Granatenwerfer 16





German designation :

Granatwerfer Modell F 1916

Calibre :


Weight in action :

40 kg

Weight of the thrower :

24 kg

Weight of the platform :

16 kg

Barrel length :

152 mm

            Shell weight


Wurfgranate 1915 Typ A :

1.85 kg – charge : 225 g Trotyl and Ammonium nitrate

Wurfgranate 1916 Typ B :

2.5 kg – charge : 200 g Trotyl and Ammonium nitrate

Muzzle velocity :


Max. range :

50 m /500 m

Elevation :

+ 85° / + 45°

Traversing angle :


Rate of fire :


Personell required :

2 men

Remarks :

The Granatenwerfer 16 was originally an Austro-Hungarian weapon, designed by an Hungarian priest, Fr. Vécer – giving it it’s Austro-Hungarian nickname “Priesterwerfer”. Made in an early period of the war, it was a remarkably light yet sophisticated design, filling a gap between the simple rifle grenades and the proper trench mortars. It soon proved to be a very handy and versatile weapon: it could be used in many places that the much heavier Minenwerfer had no access to, as it often got very difficult to move these rather heavy pieces over muddy or shot-up terrain.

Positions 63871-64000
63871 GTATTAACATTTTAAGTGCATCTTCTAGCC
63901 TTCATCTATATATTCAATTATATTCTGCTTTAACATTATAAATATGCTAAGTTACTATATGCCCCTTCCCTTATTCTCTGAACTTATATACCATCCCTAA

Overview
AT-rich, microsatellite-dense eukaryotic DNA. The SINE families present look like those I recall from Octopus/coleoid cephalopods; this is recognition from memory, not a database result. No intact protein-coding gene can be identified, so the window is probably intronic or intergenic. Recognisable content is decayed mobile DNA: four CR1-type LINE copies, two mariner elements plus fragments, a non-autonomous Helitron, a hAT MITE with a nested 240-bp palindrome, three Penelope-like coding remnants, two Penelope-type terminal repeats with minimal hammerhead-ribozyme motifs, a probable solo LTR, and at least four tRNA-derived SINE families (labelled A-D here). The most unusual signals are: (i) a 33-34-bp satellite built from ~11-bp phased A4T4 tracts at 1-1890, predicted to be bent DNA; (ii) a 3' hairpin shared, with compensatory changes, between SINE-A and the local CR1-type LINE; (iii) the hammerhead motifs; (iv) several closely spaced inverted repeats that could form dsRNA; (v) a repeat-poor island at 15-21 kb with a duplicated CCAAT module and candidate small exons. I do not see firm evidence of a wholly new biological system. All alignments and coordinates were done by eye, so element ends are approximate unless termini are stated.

In Germany a modified version was introduced in 1916 and was manufactured under licence by Stock & Co. in Berlin-Marienfelde. As a rule every infantry company should have two Granatenwerfer 16. The French claimed these weapons – that they named tourterelle, turtledove – wounded more than the light Minenwerfer. The reason was that, due to its low final velocity, the projectile hardly penetrated the ground before its sensitive fuze caused it to detonate on the surface, expending most fragments horizontally, instead of going into the ground in a crater, as many heavier grenades did.

The round it fired had a pre-fragmented head with about 400 g of explosives attached to a hollow tube with three or four fins at the end. Inside the tube a modified 7,92 mm blank cartridge was used as propellant and the Wurfgranate 15 used a very simple and sensitive impact fuze with a small detonator. The detonator had to be placed in the fuze before firing, then the grenade was placed on the spigot of the mortar. A striking pin was cocked and, using a pull-wire, the mortar was fired.

Detailed information taken from a German manual can be found at :